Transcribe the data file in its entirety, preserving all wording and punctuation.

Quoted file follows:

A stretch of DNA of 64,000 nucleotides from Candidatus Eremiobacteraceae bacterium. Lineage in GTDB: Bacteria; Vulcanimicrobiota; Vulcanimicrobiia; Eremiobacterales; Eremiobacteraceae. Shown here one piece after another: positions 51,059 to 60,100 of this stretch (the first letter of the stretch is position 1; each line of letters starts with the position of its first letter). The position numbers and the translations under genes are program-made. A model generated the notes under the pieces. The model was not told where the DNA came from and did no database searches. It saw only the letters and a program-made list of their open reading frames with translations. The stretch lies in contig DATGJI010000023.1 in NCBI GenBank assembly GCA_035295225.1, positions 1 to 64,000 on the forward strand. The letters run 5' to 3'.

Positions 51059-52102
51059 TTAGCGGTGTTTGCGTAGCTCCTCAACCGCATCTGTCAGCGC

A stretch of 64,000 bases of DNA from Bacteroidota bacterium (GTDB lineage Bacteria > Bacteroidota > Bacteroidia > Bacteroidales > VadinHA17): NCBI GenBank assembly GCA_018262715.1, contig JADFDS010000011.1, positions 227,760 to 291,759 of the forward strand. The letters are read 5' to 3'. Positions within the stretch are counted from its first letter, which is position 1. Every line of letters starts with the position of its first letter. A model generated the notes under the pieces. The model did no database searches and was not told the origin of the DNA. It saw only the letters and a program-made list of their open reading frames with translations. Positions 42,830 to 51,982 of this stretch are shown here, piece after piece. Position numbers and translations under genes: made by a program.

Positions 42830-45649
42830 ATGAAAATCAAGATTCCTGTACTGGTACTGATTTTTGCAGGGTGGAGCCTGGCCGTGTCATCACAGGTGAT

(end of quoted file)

A stretch of DNA of 64,000 nucleotides from Candidatus Eremiobacteraceae bacterium. Lineage in GTDB: Bacteria; Vulcanimicrobiota; Vulcanimicrobiia; Eremiobacterales; Eremiobacteraceae. Shown here one piece after another: positions 51,059 to 60,100 of this stretch (the first letter of the stretch is position 1; each line of letters starts with the position of its first letter). The position numbers and the translations under genes are program-made. A model generated the notes under the pieces. The model was not told where the DNA came from and did no database searches. It saw only the letters and a program-made list of their open reading frames with translations. The stretch lies in contig DATGJI010000023.1 in NCBI GenBank assembly GCA_035295225.1, positions 1 to 64,000 on the forward strand. The letters run 5' to 3'.

Positions 51059-52102
51059 TTAGCGGTGTTTGCGTAGCTCCTCAACCGCATCTGTCAGCGC

A stretch of 64,000 bases of DNA from Bacteroidota bacterium (GTDB lineage Bacteria > Bacteroidota > Bacteroidia > Bacteroidales > VadinHA17): NCBI GenBank assembly GCA_018262715.1, contig JADFDS010000011.1, positions 227,760 to 291,759 of the forward strand. The letters are read 5' to 3'. Positions within the stretch are counted from its first letter, which is position 1. Every line of letters starts with the position of its first letter. A model generated the notes under the pieces. The model did no database searches and was not told the origin of the DNA. It saw only the letters and a program-made list of their open reading frames with translations. Positions 42,830 to 51,982 of this stretch are shown here, piece after piece. Position numbers and translations under genes: made by a program.

Positions 42830-45649
42830 ATGAAAATCAAGATTCCTGTACTGGTACTGATTTTTGCAGGGTGGAGCCTGGCCGTGTCATCACAGGTGAT